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[562a] “Shall we definitely assert, then, that such a man is to be ranged with democracy and would properly be designated as democratic?” “Let that be his place,” he said.

“And now,” said I, “the fairest1 polity and the fairest man remain for us to describe, the tyranny and the tyrant.” “Certainly,” he said. “Come then, tell me, dear friend, how tyranny arises.2 That it is an outgrowth of democracy is fairly plain.” “Yes, plain.” “Is it, then, in a sense, in the same way in which democracy arises out of oligarchy that tyranny arises from democracy?” [562b] “How is that?” “The good that they proposed to themselves3 and that was the cause of the establishment of oligarchy—it was wealth,4 was it not?” “Yes.” “Well, then, the insatiate lust for wealth and the neglect of everything else for the sake of money-making was the cause of its undoing.” “True,” he said. “And is not the avidity of democracy for that which is its definition and criterion of good the thing which dissolves it5 too?” “What do you say its criterion to be?” “Liberty,6” I replied; “for you may hear it said that this is best managed in a democratic city, [562c] and for this reason that is the only city in which a man of free spirit will care to live.7” “Why, yes,” he replied, “you hear that saying everywhere.” “Then, as I was about to observe,8 is it not the excess and greed of this and the neglect of all other things that revolutionizes this constitution too and prepares the way for the necessity of a dictatorship?” “How?” he said. “Why, when a democratic city athirst for liberty gets bad cupbearers [562d] for its leaders9 and is intoxicated by drinking too deep of that unmixed wine,10 and then, if its so-called governors are not extremely mild and gentle with it and do not dispense the liberty unstintedly,it chastises them and accuses them of being accursed11 oligarchs.12” “Yes, that is what they do,” he replied. “But those who obey the rulers,” I said, “it reviles as willing slaves13 and men of naught,14 but it commends and honors in public and private rulers who resemble subjects and subjects who are like rulers. [562e] Is it not inevitable that in such a state the spirit of liberty should go to all lengths15?” “Of course.” “And this anarchical temper,” said I, “my friend, must penetrate into private homes and finally enter into the very animals.16” “Just what do we mean by that?” he said. “Why,” I said, “the father habitually tries to resemble the child and is afraid of his sons, and the son likens himself to the father and feels no awe or fear of his parents,17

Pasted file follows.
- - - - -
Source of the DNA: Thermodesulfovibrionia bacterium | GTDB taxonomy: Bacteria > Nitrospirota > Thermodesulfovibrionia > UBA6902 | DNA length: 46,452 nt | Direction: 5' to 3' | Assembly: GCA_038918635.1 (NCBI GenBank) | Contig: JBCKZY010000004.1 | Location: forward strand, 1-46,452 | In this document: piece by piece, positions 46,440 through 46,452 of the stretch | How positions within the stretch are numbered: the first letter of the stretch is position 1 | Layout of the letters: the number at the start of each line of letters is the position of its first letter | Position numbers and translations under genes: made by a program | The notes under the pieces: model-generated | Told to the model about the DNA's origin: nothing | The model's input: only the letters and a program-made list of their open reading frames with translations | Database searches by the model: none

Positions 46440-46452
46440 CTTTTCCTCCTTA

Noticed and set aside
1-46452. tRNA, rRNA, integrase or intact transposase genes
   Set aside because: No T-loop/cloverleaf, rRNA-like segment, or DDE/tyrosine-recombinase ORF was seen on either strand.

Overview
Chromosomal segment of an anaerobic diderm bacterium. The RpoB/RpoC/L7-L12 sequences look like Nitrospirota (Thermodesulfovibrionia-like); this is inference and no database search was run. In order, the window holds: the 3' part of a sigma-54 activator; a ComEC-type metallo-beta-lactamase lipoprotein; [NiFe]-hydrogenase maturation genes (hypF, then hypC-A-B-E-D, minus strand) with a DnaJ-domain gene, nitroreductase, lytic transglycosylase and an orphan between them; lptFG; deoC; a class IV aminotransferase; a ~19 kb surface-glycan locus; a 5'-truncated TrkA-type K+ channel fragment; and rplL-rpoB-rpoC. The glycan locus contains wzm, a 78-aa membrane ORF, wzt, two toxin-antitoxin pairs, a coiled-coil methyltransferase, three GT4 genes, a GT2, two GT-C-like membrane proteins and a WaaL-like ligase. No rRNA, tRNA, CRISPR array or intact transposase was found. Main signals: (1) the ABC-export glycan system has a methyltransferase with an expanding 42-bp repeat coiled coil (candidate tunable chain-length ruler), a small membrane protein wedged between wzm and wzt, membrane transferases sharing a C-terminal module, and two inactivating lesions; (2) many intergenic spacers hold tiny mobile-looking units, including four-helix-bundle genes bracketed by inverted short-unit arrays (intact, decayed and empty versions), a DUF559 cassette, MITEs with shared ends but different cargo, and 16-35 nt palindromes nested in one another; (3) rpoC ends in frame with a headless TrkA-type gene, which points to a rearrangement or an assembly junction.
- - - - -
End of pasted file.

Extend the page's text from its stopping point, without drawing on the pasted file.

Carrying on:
1 For the irony cf. 607 Eτῶν καλῶν πολιτειῶν, 544 Cγενναία, 558 Cἡδεῖα.

2 τίς τρόπος . . . γίγνεται is a mixture of two expressions that need not be pressed. Cf. Meno 96 D, Epist. vii. 324 B. A. G. Laird, in Class. Phil., 1918, pp. 89-90 thinks it means “What τρόπος(of the many τρόποι in a democracy) develops into a τρόπος of tyranny; for that tyranny is a transformation of democracy is fairly evident.” That would be a recognition of what Aristotle says previous thinkers overlook in their classification of polities.

3 Their idea of good. Cf. 555 b προκειμένου ἀγαθοῦ. Cf. Laws 962 E with Aristot.Pol. 1293 b 14 ff. Cf. also Aristot.Pol. 1304 b 20αἱ μὲν οὖν δημοκρατίαι μάλιστα μεταβάλλουσι διὰ τὴν τῶν δημαγωγῶν ἀσέλγειαν. Cf. also p. 263, note e on 551 B (ὅρος) and p. 139, note c on 519 C (σκοπός).

4 Cf. 552 B, and for the disparagement of wealth p. 262, note b, on 550 E.

5 Zeller, Aristot. ii. p. 285, as usual credits Aristotle with the Platonic thought that every form of government brings ruin on itself by its own excess.

6 Cf. Arnold, Culture and Anarchy, p. 43 “The central idea of English life and politics is the assertion of personal liberty.”

7 Aristot.Pol. 1263 b 29 says life would be impossible in Plato's Republic.

8 ᾖα . . . ἐρῶν: cf. 449 A, Theaet. 180 C.

9 Or “protectors,” “tribunes,”προστατούντων. Cf. on 565 C, p. 318, note d.

10 Cf. Livy xxxix. 26 “velut ex diutina siti nimis avide meram haurientes libertatem,” Seneca, De benefic. i. 10 “male dispensata libertas,” Taine, Letter,Jan. 2, 1867 “nous avons proclamé et appliqué l’égalité . . . C’est un vin pur et généreux; mais nous avons bu trop du nôtre.”

11 μιαρούς is really stronger, “pestilential fellows.” Cf. Apol. 23 D, Soph.Antig. 746. It is frequent in Aristophanes.

12 For the charge of oligarchical tendencies cf. Isoc.Peace 51 and 133, Areop. 57, Antid. 318, Panath. 158.

13 Cf. Symp. 184 C, 183 A. Cf. the essay of Estienne de la Boétie, De la servitude volontaire. Also Gray, Ode for Music, 6 “Servitude that hugs her chain.”

14 For οὐδὲν ὄντας cf. 341 C, Apol. 41 E, Symp. 216 E, Gorg. 512 C, Erastae 134 C, Aristoph.Eccles. 144, Horace, Sat. ii. 7. 102 “nil ego,” Eurip.I. A. 371, Herod. ix. 58οὐδένες ἐόντες.

15 Cf. Laws 699 Eἐπὶ πᾶσαν ἐλευθερίαν, Aristoph.Lysistr. 543ἐπὶ πᾶν ἰέναι, Soph.El. 615εἰς πᾶν ἔργον.

16 Cf. 563 C, Laws 942 D.

17 A common conservative complaint. Cf. Isoc.Areop. 49, Aristoph.Clouds, 998, 1321 ff., Xen.Rep. Ath. 1. 10, Mem. iii. 5. 15; Newman i. pp. 174 and 339-340. Cf. also Renan, Souvenirs, xviii.-xx., on American vulgarity and liberty; Harold Lasswell, quoting Bryce, “Modern Democracies,” in Methods of Social Science, ed. by Stuart A. Rice, p. 376: “The spirit of equality is alleged to have diminished the respect children owe to parents, and the young to the old. This was noted by Plato in Athens. But surely the family relations depend much more on the social, structural and religious ideas of a race than on forms of government”; Whitman, “Where the men and women think lightly of the laws . . . where children are taught to be laws to themselves . . . there the great city stands.

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